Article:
By Juan Lozano | June 11, 2020
A question frequently posed to college football coaches is “What do you do during the off-season?”
Games are not played between early January and late August, but that doesn’t mean there’s a college off-season. The college off-season does not exist. The yearly cycle of: (1) winter conditioning, (2) spring football, (3) summer workouts/prospect camps, (4) fall camp, and (5) the season, rotates quickly and then repeats.
It does not allow time for players and coaches to re-charge their batteries.
This year’s schedule has been altered by the closing of college campuses and “social distancing”. Many programs did not have spring practices. Summer workouts have started later (voluntary workouts started on June 1 for some teams). Also, a significant number of football-playing schools will start and end their fall semester a few weeks earlier (at the beginning of August and end around Thanksgiving). This season will be different.
But it does appear that the season will start on time. The NCAA recently passed guidelines on when teams can start preparing for the season. Notwithstanding the guidelines, many head coaches are competitive and controlling, and they’ll try to find ways around the guidelines. They’ll actively work to find a way to get more practice time and stretch the rules.
We have talked to many head and assistant coaches throughout the country. In order to get a game-ready team on the field, many head coaches want to transition from “voluntary workouts” to on-the-field instruction which will lead right into the season, without any sort of break. The belief is that players and coaches already had a vacation.
Coaches already feel mentally fatigued. They have been working from home and many have not had a day off. They’ve had to take care of not only their families, but check up on their players.
In addition, coaches have had to become accustomed to working in a different way. They’ve had to develop routines and develop different work habits, oftentimes strongly influenced by factors such as their children’s school and social calendars. There’s been incessant staff and player meetings on Zoom as well as the consistent focus on recruiting.
If the coaches are feeling worn down, imagine what the players must feel.
Coaches believe, wrongfully, in our view, that if the players are not in the facility, that they’re on a “vacation.” And “vacation” for players is viewed as something bad. But for players, time away from campus was anything but a vacation (besides, what is wrong with a vacation for players?). The past few months have been stressful for many players. In addition to fulfilling academic responsibilities, they’ve had nearly endless Zoom meetings with coaches. These are in addition to the family responsibilities they might have. This was not a time for rest and recovery for the athletes.
Players and coaches normally operate according to a schedule and take comfort in the consistency and structure it provides. Players that were accustomed to having a regimented day, no longer had one. Generally, there is a meeting or lifting session to go to. Not this spring. It takes energy and focus to be motivated and self-disciplined. It also takes energy to work in an unfamiliar way in the hope that what is being done will be helpful whenever things return to normal. They are going to have to re-adjust to having a schedule and being around others.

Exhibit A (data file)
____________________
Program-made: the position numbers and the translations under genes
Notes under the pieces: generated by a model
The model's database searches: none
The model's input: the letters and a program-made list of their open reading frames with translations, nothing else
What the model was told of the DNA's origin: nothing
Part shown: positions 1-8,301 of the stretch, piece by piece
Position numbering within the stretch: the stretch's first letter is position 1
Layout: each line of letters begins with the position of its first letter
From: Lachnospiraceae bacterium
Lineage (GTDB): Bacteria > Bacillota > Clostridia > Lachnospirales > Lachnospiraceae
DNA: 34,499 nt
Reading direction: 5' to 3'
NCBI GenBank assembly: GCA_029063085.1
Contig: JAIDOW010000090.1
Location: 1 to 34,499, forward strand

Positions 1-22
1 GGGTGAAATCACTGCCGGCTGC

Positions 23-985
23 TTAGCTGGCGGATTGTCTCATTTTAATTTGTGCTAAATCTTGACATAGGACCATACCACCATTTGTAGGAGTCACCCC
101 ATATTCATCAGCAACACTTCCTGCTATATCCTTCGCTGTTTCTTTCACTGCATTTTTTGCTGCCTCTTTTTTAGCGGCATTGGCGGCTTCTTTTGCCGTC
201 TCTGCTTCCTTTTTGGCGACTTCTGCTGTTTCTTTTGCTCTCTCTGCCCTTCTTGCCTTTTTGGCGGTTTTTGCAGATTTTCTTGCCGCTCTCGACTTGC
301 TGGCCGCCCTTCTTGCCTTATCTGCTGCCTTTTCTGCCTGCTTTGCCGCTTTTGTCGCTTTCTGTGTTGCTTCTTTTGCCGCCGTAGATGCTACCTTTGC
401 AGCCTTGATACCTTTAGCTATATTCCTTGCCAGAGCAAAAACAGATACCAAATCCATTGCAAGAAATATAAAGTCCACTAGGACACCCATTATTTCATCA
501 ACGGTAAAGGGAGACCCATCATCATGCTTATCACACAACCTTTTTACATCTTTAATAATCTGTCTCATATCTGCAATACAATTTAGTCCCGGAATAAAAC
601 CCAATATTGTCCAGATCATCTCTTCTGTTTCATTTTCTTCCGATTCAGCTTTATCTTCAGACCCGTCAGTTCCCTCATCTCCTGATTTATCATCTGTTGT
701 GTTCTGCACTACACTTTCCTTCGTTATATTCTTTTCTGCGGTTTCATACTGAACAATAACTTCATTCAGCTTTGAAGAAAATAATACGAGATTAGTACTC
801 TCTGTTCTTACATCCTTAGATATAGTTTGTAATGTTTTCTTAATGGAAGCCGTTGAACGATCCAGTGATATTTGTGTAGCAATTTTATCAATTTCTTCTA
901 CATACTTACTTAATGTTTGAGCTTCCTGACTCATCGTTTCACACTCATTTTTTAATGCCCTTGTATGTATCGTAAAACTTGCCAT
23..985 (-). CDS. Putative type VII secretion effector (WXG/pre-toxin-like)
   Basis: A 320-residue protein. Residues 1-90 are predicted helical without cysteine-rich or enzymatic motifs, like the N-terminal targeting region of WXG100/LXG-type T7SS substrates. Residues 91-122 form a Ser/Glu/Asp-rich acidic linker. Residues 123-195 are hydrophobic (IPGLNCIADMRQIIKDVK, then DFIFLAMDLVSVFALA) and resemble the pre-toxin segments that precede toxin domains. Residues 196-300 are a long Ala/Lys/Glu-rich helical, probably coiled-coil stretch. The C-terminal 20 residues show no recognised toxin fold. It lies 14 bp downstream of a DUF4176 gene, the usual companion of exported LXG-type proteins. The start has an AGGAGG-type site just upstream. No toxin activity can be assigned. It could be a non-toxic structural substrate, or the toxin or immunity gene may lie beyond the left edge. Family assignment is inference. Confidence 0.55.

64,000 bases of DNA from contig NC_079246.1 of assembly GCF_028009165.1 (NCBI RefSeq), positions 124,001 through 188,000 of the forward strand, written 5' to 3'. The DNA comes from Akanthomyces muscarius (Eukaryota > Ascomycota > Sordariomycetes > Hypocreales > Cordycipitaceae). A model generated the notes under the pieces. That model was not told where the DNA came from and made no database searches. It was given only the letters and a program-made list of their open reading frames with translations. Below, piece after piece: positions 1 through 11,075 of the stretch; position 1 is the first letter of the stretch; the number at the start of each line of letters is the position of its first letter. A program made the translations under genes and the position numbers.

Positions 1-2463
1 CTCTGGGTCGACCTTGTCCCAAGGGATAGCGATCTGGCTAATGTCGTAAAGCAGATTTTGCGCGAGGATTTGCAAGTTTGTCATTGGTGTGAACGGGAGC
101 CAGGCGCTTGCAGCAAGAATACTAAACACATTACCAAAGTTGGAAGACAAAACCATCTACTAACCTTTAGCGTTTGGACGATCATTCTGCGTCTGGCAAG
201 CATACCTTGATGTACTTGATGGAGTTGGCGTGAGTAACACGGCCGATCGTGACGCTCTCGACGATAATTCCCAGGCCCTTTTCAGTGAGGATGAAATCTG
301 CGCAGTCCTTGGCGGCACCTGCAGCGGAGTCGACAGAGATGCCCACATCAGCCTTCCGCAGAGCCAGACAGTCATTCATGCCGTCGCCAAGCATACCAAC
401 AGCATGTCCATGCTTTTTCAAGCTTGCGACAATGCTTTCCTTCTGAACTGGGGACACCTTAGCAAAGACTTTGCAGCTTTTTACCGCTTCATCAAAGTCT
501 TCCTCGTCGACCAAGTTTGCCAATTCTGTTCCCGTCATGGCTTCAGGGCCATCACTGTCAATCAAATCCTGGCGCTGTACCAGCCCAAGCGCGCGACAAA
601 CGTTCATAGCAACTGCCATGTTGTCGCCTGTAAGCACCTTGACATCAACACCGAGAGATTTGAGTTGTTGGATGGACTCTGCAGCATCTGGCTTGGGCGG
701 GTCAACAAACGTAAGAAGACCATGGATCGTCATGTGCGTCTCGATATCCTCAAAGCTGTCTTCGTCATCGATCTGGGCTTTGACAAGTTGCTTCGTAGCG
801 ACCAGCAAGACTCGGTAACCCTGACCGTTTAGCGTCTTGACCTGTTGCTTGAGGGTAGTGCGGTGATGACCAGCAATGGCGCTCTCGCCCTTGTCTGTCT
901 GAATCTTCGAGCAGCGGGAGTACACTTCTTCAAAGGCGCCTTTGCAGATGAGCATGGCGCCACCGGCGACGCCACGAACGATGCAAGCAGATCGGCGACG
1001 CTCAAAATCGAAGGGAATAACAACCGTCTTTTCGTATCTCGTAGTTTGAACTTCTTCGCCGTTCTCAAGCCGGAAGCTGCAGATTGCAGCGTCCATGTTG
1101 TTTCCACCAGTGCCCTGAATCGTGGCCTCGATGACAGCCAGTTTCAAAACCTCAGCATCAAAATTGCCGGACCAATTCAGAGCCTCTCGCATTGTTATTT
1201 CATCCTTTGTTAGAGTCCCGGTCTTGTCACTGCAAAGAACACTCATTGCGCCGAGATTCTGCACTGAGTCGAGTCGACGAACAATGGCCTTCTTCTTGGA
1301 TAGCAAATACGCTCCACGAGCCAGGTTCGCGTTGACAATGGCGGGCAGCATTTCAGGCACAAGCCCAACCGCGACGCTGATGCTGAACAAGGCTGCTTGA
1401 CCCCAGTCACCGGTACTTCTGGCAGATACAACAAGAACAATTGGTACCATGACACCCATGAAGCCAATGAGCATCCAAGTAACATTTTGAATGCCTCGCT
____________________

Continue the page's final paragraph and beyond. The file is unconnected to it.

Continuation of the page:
Aside from the football and scholastic obligations, many players come from challenging environments. Many have had to deal with stressful life situations. Being on a college campus protected players from many of those issues. The players may have gone home and been enveloped in issues that exist when they’re away at school. Upon their return to campus, they may still have the lingering effects of that exposure.
Coaches generally have a tendency to overwork their players. There’s a reason there are NCAA rules on how long players can watch film and practice. Mental fatigue is something head coaches must take into consideration as we advance towards a college football season. With everything the players have been through, do coaches need to have three Zoom meetings with them daily? A second walk-through might not be necessary.
There’s also a physical toll on coming back and working without much of a break.
There is a risk of injury due to attempting to get players back into shape quickly.
However, coaches should remember that college football players are not players in a video game. College football is not a video game where the injury and fatigue settings are set to “OFF”.
Everyone is eager to get started. However, it is going to take time players and coaches to become re-acquainted with each other. Things have changed since the last time they were around each other physically. Major global events that have occurred. The player in July may not be the same person that was part of the program in March. Coaches have to recognize that. Those that do and that get started intelligently and gradually will enjoy success in 2020.
Opinions expressed are solely of the author and do not express the views or opinions of Headcoachranking.com.